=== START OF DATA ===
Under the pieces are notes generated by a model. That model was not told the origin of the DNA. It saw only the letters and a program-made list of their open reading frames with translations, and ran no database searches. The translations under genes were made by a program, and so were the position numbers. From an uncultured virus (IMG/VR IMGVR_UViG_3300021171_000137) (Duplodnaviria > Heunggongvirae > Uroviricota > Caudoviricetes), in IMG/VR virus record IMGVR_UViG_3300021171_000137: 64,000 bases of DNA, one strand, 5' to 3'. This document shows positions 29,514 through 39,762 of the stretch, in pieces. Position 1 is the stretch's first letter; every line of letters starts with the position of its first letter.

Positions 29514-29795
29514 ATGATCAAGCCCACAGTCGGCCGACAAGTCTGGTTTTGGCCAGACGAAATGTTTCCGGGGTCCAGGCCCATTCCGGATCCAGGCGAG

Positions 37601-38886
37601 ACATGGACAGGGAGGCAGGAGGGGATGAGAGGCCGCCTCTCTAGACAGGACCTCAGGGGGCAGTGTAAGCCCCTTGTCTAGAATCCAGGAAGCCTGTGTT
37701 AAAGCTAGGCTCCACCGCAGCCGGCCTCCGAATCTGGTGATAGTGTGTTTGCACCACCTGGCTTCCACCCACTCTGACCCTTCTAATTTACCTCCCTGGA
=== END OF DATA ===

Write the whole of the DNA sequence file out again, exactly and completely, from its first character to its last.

Under the pieces are notes generated by a model. That model was not told the origin of the DNA. It saw only the letters and a program-made list of their open reading frames with translations, and ran no database searches. The translations under genes were made by a program, and so were the position numbers. From an uncultured virus (IMG/VR IMGVR_UViG_3300021171_000137) (Duplodnaviria > Heunggongvirae > Uroviricota > Caudoviricetes), in IMG/VR virus record IMGVR_UViG_3300021171_000137: 64,000 bases of DNA, one strand, 5' to 3'. This document shows positions 29,514 through 39,762 of the stretch, in pieces. Position 1 is the stretch's first letter; every line of letters starts with the position of its first letter.

Positions 29514-29795
29514 ATGATCAAGCCCACAGTCGGCCGACAAGTCTGGTTTTGGCCAGACGAAATGTTTCCGGGGTCCAGGCCCATTCCGGATCCAGGCGAG

Positions 37601-38886
37601 ACATGGACAGGGAGGCAGGAGGGGATGAGAGGCCGCCTCTCTAGACAGGACCTCAGGGGGCAGTGTAAGCCCCTTGTCTAGAATCCAGGAAGCCTGTGTT
37701 AAAGCTAGGCTCCACCGCAGCCGGCCTCCGAATCTGGTGATAGTGTGTTTGCACCACCTGGCTTCCACCCACTCTGACCCTTCTAATTTACCTCCCTGGA